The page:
In addition to purchasing a first home, the birth of a child is another momentous life event that often spurs people to prepare a will. Expecting parents and parents of young children are usually keen to put wills in place in order to ensure that if something happens to them, their children will be cared and provided for. While many parents are aware that this planning includes appointing guardians of their minor children in their wills, they may not fully understand these appointments or the considerations that should go into making them.
It's first helpful to understand that a minor child's finances and property are dealt with separately from a minor child's custody and personal care--two discrete areas of responsibility in Ontario. Ontario's Children's Law Reform Act governs both areas and in this blog we will focus solely on custody.
The statute provides a limited right to the person "entitled to custody of a child" (usually one or both natural or adoptive parents) to appoint in his or her will a "custodian" for the child (in this blog post, we use the colloquially familiar term "guardian"). The right is limited because the appointment only applies if no other person is entitled to custody of the child at the date of the parent's death, and it is only effective for 90 days from the date of the parent's death. On or before the expiry of this 90-day period, a court application can be made for a permanent custody order.
Although guardianship appointments in wills do not create long-term legal rights for a child's custody, the parents' expression of their wishes on this issue is important. The written expression of the parents' preferred choice of guardian in their wills can be persuasive evidence for a court that is asked to determine a child's permanent custody. This evidence is particularly important if a custody dispute arises after the death of the child's parents.
A person who has limited 90-day custody through a will or who has been granted permanent custody by a court has the same rights and responsibilities as a natural parent and must exercise those rights and responsibilities in the child's best interests.
Aside from the operation and effect of the legal rules, what other related considerations should parents take into account when preparing wills and making guardianship appointments? Here are a few:
1. Parents should ensure that they each appoint the same people in their respective wills. Under Ontario law, if both parents die simultaneously in a common accident, only those appointments naming the same people in both wills will be legally effective.
2. Parents should discuss the appointments with the intended guardians. Acting as a guardian carries great responsibility. Further, guardianship appointments in wills are only effective if the persons appointed consent to act.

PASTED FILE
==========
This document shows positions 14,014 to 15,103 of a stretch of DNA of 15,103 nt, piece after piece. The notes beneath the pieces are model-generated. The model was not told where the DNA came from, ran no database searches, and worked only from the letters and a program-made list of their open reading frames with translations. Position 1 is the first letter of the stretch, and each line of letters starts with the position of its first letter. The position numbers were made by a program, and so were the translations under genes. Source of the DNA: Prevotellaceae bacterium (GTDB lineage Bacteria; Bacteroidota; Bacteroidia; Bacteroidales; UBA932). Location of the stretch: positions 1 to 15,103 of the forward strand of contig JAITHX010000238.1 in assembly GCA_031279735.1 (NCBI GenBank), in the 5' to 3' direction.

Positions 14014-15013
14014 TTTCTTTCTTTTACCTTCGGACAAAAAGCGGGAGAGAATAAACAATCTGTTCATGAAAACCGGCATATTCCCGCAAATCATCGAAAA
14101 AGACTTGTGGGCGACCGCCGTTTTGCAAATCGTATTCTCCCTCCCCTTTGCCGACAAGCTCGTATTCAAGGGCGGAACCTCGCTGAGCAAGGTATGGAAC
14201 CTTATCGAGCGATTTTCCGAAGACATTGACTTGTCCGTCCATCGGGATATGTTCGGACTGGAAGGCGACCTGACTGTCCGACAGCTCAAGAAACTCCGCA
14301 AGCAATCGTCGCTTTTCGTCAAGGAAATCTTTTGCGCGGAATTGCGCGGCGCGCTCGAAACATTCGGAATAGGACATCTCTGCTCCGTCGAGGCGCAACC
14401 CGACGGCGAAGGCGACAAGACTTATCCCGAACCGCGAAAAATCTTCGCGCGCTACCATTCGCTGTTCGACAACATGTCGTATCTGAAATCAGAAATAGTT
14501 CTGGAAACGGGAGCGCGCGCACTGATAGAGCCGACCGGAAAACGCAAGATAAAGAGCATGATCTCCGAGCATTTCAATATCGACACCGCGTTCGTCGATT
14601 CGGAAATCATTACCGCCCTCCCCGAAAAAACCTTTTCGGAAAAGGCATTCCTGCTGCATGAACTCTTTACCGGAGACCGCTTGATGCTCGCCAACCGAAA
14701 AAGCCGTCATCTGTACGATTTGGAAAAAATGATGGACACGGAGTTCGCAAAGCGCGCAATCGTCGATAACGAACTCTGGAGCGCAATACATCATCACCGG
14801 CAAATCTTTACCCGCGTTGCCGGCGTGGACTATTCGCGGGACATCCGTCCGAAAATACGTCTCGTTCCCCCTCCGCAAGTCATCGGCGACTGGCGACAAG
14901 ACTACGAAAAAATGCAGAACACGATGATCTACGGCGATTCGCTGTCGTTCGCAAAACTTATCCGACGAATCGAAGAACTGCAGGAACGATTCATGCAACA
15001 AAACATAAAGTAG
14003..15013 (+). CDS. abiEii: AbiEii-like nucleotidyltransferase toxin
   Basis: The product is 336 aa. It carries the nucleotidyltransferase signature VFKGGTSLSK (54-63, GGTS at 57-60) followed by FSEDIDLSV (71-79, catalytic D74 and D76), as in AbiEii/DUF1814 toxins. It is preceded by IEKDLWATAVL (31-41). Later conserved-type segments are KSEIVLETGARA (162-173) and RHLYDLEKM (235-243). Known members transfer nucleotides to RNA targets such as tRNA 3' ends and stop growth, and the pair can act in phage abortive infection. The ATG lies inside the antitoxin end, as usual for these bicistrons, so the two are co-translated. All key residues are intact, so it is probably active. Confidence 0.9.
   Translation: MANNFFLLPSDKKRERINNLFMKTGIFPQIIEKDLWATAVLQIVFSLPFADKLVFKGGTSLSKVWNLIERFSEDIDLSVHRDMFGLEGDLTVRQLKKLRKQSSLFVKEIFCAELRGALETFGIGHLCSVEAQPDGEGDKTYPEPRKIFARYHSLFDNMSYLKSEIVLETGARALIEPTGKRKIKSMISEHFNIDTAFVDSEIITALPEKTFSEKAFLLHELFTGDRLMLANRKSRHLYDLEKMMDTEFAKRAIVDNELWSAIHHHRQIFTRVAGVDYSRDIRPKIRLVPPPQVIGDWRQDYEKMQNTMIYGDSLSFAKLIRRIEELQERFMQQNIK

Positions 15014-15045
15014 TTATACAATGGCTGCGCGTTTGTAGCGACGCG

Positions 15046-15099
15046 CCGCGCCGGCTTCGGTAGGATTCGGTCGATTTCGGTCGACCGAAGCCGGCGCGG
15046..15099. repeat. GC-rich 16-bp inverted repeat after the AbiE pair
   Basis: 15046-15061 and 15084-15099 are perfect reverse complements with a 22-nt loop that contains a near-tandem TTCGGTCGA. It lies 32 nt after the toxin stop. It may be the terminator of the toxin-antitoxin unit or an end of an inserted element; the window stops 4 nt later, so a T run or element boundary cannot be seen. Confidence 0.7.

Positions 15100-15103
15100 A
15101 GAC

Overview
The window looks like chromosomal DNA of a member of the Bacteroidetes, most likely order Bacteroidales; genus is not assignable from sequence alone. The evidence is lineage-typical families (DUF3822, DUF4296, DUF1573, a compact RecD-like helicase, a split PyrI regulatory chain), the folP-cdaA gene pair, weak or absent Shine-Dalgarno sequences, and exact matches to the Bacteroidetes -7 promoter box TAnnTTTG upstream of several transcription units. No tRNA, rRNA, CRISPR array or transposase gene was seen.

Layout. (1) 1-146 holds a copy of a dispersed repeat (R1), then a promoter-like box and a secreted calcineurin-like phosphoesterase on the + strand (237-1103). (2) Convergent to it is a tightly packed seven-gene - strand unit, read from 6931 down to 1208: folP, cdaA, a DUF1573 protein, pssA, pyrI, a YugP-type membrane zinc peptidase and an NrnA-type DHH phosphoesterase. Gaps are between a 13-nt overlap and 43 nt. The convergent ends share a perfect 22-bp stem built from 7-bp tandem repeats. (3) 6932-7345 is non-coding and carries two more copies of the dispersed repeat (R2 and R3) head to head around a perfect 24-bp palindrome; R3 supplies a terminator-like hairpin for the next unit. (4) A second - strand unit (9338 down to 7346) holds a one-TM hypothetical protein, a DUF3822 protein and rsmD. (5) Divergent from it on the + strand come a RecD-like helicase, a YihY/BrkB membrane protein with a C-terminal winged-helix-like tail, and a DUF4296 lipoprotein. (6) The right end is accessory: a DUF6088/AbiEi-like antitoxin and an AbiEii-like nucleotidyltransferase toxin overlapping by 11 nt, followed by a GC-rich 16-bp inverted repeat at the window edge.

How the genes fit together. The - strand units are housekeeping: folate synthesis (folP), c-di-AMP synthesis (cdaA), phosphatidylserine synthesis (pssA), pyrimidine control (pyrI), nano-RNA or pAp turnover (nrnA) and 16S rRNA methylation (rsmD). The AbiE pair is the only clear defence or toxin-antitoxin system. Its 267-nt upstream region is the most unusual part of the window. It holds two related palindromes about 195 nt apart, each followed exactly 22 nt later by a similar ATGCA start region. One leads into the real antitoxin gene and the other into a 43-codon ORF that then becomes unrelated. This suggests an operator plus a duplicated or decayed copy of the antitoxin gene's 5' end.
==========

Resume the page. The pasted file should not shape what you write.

3. Should only one person be appointed alone or instead together with their spouse? What if the couple were to separate or divorce? Or the family member you intended to have primary responsibility dies? Providing temporary legal custody of the child to a former family member could result. Each situation will be different in terms of what is appropriate and desirable.
4. If the will contains a trust for a minor child, it may also be wise for parents to include specific provisions and guidance for the trustee to make certain discretionary payments from the child's trust to the guardian for expenses the guardian incurs in caring for the child to minimize the financial burden on the guardian. Payments could be for such purposes as off-setting the guardian's increased household expenses, or for reasonable expenses associated with remodelling the guardian's residence to accommodate the child or purchasing a new vehicle in order to properly care for the child.
5. Parents may consider preparing a separate "Letter of Wishes", which would be addressed to the appointed guardians and set out guidelines regarding their children's care and upbringing, touching on such matters as philosophy for raising children, family values, religion, education, dating, marriage, career advice, extracurricular activities and hobbies, as well as the parents' goals and wishes for their children.
Once new wills containing guardianship appointments have been signed, it is important to periodically revisit and review them to ensure they are updated when necessary. For example, children's changing needs as they grow up may call for the appointment of different people. The personal circumstances of the named guardian(s) can also change. Relocating to different parts of the world for work, illness, starting their own family, the effects of aging--all are factors that can affect the appropriateness of someone being named as a guardian in a will.
Please watch for our next post which will consider the topic of over-complexity in estate planning.
The comments offered in this article are meant to be general in nature, are limited to the law of Ontario, Canada, and are not intended to provide legal or tax advice on any individual situation. Before taking any action involving your individual situation, you should seek legal advice to ensure it is appropriate to your personal circumstances.